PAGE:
Still, a glance at the reality of many people turns up a radically different picture. Loneliness is one of the most common ailments of our time. About one-third of the people living in the industrialized countries suffer from it, irrespective of race, sex, income or education.

The stronger social networking services become, the weaker human networks become. In the United States, the number people an individual is close with – that is, people with whom one can speak frankly about personal matters – shrank by almost a third within two decades: from nearly three on average, to slightly more than two; the percentage of those who don’t have a single friend to talk to tripled and constitutes a quarter of the population.

One must not make light of loneliness. It’s a serious, dangerous disease that increases by about 30 percent the likelihood of premature death (and it’s also been found harmful to people who prefer to be alone). According to research, every day of loneliness causes physiological damage equivalent to the smoking of 15 cigarettes.

The recent Cambridge studies perhaps explain the scale of loneliness’ gravity: In the same way that our lungs developed to inhale oxygen, so too our brains developed to be involved in joint neural activity.

Loneliness is not a 21st-century invention, even if it sometimes seems that today’s society is very much occupied with cultivating it. The character and depth of our relationships depends more on our early experiences than on cultural or social frames of mind. Leong’s study found that inter-brain connectivity is not automatic but very influenced by the emotional state of the mother-infant relations. Existing as “we” is only a potential with which we come into the world, like the ability to acquire a language; if in our first years we did not experience enough moments of merging-synchronic communication, we will tend as adults to escape, to one degree or another, into a solitary existence, into silence.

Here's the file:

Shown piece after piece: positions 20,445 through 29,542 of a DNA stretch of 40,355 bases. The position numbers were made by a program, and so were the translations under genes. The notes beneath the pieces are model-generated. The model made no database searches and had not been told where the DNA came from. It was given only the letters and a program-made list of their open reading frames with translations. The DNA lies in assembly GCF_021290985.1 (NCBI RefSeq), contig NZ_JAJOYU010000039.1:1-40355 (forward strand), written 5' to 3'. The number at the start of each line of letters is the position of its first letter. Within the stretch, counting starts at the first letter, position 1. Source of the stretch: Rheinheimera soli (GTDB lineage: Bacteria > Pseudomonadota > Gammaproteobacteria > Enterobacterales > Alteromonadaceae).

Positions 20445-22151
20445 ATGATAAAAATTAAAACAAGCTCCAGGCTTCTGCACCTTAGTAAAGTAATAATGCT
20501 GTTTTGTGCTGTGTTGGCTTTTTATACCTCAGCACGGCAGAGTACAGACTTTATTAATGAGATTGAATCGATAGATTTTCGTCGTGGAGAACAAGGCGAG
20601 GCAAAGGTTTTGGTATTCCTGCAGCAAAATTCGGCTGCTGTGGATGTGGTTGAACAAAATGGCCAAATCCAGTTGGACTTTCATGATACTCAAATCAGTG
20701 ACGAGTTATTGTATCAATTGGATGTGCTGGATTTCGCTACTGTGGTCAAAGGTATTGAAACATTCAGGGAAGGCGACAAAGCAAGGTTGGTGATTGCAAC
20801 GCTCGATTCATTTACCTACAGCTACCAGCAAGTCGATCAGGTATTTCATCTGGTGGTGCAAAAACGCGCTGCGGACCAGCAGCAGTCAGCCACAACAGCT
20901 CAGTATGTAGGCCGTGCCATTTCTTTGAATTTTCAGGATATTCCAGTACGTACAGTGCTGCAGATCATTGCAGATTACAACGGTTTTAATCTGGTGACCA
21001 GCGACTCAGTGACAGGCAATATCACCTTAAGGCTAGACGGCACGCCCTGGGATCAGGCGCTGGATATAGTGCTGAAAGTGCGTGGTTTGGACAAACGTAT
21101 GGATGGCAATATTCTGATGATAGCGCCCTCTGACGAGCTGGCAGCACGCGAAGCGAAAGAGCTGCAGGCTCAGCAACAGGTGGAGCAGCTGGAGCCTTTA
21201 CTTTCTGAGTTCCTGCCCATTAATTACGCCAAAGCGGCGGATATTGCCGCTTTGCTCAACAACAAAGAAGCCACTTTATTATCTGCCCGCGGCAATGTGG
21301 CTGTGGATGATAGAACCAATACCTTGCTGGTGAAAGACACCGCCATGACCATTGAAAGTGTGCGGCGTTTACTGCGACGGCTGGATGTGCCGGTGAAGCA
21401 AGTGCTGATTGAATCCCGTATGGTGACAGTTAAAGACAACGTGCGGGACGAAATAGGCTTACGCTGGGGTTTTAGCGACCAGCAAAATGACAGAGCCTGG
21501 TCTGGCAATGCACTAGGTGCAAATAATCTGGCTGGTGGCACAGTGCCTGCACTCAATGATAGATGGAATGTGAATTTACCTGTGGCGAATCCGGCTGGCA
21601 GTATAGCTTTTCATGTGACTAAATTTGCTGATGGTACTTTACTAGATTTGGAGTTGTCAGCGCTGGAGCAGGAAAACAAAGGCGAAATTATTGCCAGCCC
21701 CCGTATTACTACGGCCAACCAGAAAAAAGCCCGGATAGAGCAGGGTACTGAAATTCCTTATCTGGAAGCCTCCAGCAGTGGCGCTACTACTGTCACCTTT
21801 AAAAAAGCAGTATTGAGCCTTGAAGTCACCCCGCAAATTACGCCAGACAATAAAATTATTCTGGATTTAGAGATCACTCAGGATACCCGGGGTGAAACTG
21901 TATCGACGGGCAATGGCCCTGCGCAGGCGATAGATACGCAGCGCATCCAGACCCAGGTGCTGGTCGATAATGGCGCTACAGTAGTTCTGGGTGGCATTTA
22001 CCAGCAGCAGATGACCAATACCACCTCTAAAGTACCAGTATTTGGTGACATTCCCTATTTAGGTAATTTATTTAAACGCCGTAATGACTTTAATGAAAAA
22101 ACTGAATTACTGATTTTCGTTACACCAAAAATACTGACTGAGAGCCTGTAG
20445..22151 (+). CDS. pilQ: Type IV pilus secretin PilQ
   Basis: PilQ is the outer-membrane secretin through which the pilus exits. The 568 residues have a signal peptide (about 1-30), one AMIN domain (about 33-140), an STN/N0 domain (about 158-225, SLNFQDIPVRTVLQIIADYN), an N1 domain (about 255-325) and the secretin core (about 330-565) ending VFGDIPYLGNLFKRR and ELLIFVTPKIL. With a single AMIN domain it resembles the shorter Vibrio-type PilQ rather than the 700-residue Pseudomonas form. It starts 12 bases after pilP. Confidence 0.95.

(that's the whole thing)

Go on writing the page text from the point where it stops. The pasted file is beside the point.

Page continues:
• • •

We enter the world equipped with an extraordinarily sophisticated technology, wired and fine-tuned to what Martin Buber called “I-Thou” relations – and then we sustain battering after battering. The mouth that kisses us also gives us a name, unique, that differentiates us; the hands that embrace soon also push away, ordering us to look after ourselves. We follow a path that’s the opposite of the chick’s: It emerges from the egg, but we encase ourselves with shell upon shell.

Human civilization labors to expel us from the paradise of unity onto the battlefields of individuality. But like the salmon, we always retain a longing to return to the sweet waters of merging from which we arrived. The thing is that this simply cannot be done alone, as an individual. “Love,” Buber wrote, “does not cling to the I in such a way as to have the Thou only for its ‘content,’ its object; but love is between I and Thou. The man who does not know this, with his very being know this, does not know love.”

Love’s space is never mine or for me, but always ours, for-us.